By Derek N. Cunningham, OD, Chief Medical Editor

“I’m pretty sure there’s a lot more to life than being really, really, ridiculously good looking.”

For our patients though, this is usually a high priority, and what our patients value and ask for is what we should provide. The aesthetics and beauty industries dwarf eye care. This is obvious, as we see many of our patients spend extensive amounts of time daily to alter or enhance their appearance with an endless array of products. (It would be great if our warm compresses or lid scrubs were that important to them!) Many of these products are used on or around the eyes—that’s our world. So, how comfortable are we with the invasion of these products into our world?

When is the last time you pointed out to patients the negative health effects of paving over their meibomian glands with eyeliner? Have you ever had a patient ask you if tattooed eyeliner is safe? Is it? Add to the mix the discomfort of weighing in on a patient’s personal appearance, even though it involves the part of the body that only we know best.

How many credit hours did you spend learning about personal aesthetics or addressing the psychological issues of altering one’s appearance? Thinking about this on a broader scale, how many hours did your patients spend learning how to use makeup? How do most women learn to put on makeup—from their 12-year-old friends? We intimately understand ocular and facial anatomy and the interactions between these products and the eyes and skin. We can comprehend what patients are trying to achieve through their use of cosmetics. I do not think anyone is as qualified as an optometrist to educate the public on ocular cosmetics (that includes you fellas, as “metro” as it may feel).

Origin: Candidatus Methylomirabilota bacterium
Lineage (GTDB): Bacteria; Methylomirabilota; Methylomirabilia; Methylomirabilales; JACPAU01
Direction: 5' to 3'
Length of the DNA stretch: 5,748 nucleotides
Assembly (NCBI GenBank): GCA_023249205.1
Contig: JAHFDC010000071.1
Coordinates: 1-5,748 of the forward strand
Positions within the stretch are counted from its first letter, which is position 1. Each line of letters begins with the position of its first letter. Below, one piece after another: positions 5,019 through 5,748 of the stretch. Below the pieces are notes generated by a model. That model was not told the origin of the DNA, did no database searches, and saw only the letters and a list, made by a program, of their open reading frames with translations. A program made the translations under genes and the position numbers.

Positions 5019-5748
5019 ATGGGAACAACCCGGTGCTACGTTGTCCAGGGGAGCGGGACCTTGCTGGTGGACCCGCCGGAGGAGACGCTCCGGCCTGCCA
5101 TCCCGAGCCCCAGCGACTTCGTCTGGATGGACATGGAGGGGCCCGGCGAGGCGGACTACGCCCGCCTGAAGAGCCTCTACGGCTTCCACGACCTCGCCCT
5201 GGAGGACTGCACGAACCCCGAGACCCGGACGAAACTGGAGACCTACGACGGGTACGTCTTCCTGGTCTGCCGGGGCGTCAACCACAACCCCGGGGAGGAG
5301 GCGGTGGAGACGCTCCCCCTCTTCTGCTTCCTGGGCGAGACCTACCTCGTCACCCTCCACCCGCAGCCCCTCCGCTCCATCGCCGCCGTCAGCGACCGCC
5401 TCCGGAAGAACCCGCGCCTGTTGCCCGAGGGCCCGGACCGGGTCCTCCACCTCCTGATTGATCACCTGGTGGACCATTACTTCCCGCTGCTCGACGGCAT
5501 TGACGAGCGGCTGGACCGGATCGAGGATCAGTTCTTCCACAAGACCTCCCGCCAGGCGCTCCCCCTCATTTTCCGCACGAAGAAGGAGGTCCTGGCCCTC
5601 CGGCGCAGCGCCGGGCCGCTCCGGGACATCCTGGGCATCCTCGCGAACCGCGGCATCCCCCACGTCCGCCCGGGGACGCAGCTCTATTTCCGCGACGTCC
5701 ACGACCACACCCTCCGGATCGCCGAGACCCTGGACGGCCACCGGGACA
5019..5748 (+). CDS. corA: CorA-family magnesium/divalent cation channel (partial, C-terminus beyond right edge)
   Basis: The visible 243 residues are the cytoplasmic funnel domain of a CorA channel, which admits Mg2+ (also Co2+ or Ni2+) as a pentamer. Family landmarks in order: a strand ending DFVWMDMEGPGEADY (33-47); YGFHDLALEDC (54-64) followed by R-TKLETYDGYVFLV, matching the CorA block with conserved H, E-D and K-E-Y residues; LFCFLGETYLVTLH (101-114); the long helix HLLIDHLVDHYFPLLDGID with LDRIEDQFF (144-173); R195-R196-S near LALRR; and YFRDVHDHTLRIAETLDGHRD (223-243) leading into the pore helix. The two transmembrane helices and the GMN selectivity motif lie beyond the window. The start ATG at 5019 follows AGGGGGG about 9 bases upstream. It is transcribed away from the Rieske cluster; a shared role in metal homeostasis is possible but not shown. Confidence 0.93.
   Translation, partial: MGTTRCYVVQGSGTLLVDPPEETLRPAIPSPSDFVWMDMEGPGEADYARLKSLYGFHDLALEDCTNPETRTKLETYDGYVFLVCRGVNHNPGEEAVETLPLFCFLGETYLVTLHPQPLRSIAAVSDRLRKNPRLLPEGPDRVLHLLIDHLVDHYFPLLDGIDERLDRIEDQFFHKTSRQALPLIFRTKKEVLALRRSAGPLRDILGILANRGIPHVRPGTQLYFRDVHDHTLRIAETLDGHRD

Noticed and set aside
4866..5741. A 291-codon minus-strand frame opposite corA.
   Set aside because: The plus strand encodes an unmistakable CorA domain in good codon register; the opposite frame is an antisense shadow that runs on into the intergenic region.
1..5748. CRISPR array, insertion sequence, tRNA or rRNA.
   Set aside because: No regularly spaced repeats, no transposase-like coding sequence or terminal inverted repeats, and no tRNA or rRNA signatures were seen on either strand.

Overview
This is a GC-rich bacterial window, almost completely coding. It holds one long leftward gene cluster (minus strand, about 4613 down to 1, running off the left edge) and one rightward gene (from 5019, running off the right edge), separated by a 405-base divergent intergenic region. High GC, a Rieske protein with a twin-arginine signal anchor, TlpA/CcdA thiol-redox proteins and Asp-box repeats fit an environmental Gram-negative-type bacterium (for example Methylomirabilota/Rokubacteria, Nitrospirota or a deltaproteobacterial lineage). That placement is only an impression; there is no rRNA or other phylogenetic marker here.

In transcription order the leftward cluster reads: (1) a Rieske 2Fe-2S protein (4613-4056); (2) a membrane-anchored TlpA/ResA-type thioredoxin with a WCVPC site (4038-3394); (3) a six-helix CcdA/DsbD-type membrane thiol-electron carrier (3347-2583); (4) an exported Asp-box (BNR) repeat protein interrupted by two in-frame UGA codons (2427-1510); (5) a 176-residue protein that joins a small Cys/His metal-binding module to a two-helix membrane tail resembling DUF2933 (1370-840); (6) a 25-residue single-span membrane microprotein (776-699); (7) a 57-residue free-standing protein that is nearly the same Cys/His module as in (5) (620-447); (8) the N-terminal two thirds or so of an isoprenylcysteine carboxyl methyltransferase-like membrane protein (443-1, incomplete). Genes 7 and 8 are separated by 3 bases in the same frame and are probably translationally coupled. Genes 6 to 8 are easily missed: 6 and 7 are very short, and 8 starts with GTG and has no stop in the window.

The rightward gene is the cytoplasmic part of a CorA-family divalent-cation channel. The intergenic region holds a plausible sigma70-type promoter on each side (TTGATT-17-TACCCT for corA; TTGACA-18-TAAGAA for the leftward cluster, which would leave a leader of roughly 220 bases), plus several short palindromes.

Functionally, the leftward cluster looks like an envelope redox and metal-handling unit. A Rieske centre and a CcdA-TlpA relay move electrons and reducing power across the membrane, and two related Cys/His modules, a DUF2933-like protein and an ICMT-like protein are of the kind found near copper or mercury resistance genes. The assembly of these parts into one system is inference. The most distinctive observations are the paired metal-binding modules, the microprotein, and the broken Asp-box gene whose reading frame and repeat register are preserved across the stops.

It has been said that moisture is the essence of wetness, and wetness is the essence of beauty. How many times have you been asked, “What is the best eye cream? What is the best face cream?” Do you gloss over these questions? If you address them, what is your source for validated information? Although this discussion may initially seem nonmedical, all of these products have significant interactions with the ocular adnexa. If patients don’t seek us out as an authoritative source on facial products, where do they go? Dermatologists don’t have slit lamps, plastic surgeons don’t have extensive eye education, and the counter girl at Macy’s only has her product detail. Can we confidently educate our patients on eye products on the market?

This thought process is the genesis for this annual issue. We want to help you sort through the massive world of aesthetics and provide a compass so that you can become a trusted source for your patients. I hope our profession can contribute to the day when there is a uniform accepted answer to, “What can I do about these bags under my eyes?” We, as optometrists, are perfectly positioned to become publicly trusted authorities in the field of ocular and facial aesthetics. AOC wants to be the runway partner as we position our profession as the supermodel of facial aesthetics.

If we as a profession don’t continually change to help the evolving needs of our patients, pretty soon, they’ll be reading our “eugoogaly”!

Derek N. Cunningham, OD

Chief Medical Editor